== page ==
- dran prak twao = into the park
- dran prak bray = in the park
- dran prak fro = from within the park
All spatial relations have this same three-way contrast, as do other relationships where a similar static/dynamic contrast exists. So, just as when something is a gift from one person to a second, it ceases to be a possession of the first and becomes a possession of the second, the prepositions "to" (with words implying a gift) and "of" (meaning "owned by") have a similar relationship:
- twid klaed twao = to the man (with verbs of giving/sending)
- twid klaed bray = of the man
- twid klaed fro = from the man (with verbs of giving/sending)
It is important to note that the use of the two parts of the circumposition to delimit the phrase makes it possible to express such different things as:
- crit twid klaed bray dran dwom bray
- crit twid klaed dran dwom bray bray
The first refers to a shirt that is "of the man" and "in the house" because both phrases modify crit. The second, by contrast, refers to a shirt that is "of the man in the house" because the second phrase, dran dwom bray, directly modifies klaed.
Coordinating and subordinating conjunctions are handled differently in Trari. Coordinating conjunctions such as zwa="and" and vwi="or" are single words, placed between the appropriate clauses. Subordinate clauses, like phrases, must be deliminated as to start and end, so there is a preposed and a postposed part. Unlike the circumpositions, the postposed part is always the same word kro.
Relative clauses are constructed like other subordinate clauses, with the pair of words kri...kro delimiting them. The pronoun kwi, is inserted in the clause as the relative, but does not alter the word order:
- Klaed syenu cnan = The man sings.
- Klaed syenu dran dwom bray = The man is in the house.
- Klaed, kri kwi syenu cnan kro, syenu dran dwom bray = The man, who sings, is in the house.
- Klaed syenu cnan, kri kwi syenu dran dwom bray kro = The man is the singer, who is in the house.
- Dwom, kri klaed syenu dran kwi bray kro, syenu smao = The house, in which the man is, is small.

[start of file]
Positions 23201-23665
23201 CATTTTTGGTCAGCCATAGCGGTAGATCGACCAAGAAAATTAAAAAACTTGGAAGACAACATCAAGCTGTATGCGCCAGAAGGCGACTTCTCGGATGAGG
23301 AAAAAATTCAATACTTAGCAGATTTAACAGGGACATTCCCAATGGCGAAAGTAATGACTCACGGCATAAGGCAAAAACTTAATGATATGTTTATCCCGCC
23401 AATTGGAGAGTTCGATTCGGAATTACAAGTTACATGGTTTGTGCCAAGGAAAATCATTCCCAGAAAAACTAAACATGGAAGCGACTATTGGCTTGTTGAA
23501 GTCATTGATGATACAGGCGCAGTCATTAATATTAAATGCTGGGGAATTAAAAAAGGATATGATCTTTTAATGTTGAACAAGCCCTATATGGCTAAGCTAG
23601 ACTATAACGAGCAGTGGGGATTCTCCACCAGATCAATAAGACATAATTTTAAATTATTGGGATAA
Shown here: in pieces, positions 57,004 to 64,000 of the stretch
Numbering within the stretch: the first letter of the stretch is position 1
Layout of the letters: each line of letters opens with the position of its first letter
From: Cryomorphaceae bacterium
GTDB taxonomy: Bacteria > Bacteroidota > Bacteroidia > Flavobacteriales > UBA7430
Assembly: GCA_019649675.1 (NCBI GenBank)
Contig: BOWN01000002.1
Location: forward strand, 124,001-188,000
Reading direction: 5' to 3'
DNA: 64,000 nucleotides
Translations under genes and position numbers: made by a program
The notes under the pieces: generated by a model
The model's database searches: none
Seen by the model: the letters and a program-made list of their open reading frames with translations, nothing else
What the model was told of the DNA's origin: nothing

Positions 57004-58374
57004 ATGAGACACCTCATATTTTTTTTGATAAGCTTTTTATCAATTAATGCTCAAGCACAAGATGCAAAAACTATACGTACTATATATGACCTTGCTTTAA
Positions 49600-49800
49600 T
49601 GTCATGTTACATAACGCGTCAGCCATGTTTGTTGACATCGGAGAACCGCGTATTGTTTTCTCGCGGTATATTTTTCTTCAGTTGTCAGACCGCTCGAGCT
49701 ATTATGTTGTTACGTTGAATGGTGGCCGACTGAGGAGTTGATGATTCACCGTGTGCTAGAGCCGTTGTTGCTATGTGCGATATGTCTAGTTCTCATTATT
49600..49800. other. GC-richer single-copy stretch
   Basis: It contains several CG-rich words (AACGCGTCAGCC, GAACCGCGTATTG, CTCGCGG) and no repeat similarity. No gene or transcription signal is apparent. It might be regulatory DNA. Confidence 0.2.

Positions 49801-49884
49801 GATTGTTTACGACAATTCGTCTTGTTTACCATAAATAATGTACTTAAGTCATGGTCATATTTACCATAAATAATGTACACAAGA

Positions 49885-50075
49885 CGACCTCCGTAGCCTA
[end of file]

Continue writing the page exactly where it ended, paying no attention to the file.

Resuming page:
In most languages, numerical expressions are considered adjective-noun phrases. For example, English three men is expressed as the adjective "three" modifying the noun "men." In Trari, numerical expressions have to be handled differently from other expressions which correspond to adjective-noun phrases. While "green apples" are objects that are bothgreen things and apples, "three men" are not objects that are both threesomes and men. Rather they are threesomes composed ofmen. So a circumposition meaning "of" (but specifically in the meaning "consisting of," not all the other meanings that "of" has in English) needs to be used. In Trari, this is the pair dlan...sni. (One could consider the number "one" as different, for "one man" really is a unity that is also a man, but it is more appropriate to be consistent, I think, and so the same type of expression is used.)
Therefore, a word which might be considered to mean "two" is really more correctly understood as meaning "a pair," and similarly for all numbers being represented in Trari by words meaning "group of <n>." Of course, these nouns can be used without accompanying dlan...sni phrases simply to mean "a group of <n> things," whenever one needs to expressthis concept. In other words, in an English-Trari glossary one might see "two = dwi" and "three = tri", but in fact dwi more correctly means a pair of things and tri more correctly means a threesome of things. In the following list, this should be understood:
- 1 = vwan
- 2 = dwi
- 3 = tri
- 4 = kwar
- 5 = kwin
- 6 = swik
- 7 = syete
- 8 = vyet
- 9 = znin
- 10 = dlek
As discussed earlier, the words above are used in expressions of the form tri dlan klaed sni = "three men" (literally "a threesome of men") or dwi dlan dwom sni = "two houses" (literally "a pair of houses").